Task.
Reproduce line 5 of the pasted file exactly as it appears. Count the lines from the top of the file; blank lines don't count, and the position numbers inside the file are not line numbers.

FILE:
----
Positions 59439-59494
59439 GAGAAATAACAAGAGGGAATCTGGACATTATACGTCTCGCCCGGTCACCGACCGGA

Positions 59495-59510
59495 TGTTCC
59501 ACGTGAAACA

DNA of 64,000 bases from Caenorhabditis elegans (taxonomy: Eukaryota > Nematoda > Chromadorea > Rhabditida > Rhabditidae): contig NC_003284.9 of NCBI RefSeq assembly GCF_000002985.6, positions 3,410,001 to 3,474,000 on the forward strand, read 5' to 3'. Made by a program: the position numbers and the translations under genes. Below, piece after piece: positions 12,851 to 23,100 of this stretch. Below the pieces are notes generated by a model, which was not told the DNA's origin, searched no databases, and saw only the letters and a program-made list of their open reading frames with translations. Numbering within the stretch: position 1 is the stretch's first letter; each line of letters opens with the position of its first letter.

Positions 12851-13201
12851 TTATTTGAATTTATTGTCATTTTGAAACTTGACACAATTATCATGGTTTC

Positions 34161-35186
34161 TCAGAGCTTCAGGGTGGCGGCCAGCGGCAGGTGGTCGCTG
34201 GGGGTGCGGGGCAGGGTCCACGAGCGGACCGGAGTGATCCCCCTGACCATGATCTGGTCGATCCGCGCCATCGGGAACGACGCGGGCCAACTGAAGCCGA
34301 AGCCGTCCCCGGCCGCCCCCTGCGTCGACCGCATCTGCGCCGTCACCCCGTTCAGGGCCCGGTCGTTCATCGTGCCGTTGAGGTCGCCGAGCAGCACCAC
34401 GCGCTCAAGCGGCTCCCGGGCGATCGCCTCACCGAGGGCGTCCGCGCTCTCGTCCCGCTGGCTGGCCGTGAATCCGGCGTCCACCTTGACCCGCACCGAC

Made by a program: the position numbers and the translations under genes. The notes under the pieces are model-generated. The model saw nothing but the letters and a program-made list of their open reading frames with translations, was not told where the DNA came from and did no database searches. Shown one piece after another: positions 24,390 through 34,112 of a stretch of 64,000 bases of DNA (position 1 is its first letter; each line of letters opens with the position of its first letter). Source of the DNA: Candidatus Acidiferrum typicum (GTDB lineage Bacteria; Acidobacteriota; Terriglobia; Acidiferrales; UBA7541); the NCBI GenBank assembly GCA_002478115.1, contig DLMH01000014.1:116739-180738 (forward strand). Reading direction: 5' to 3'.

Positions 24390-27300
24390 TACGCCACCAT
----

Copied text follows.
59501 ACGTGAAACA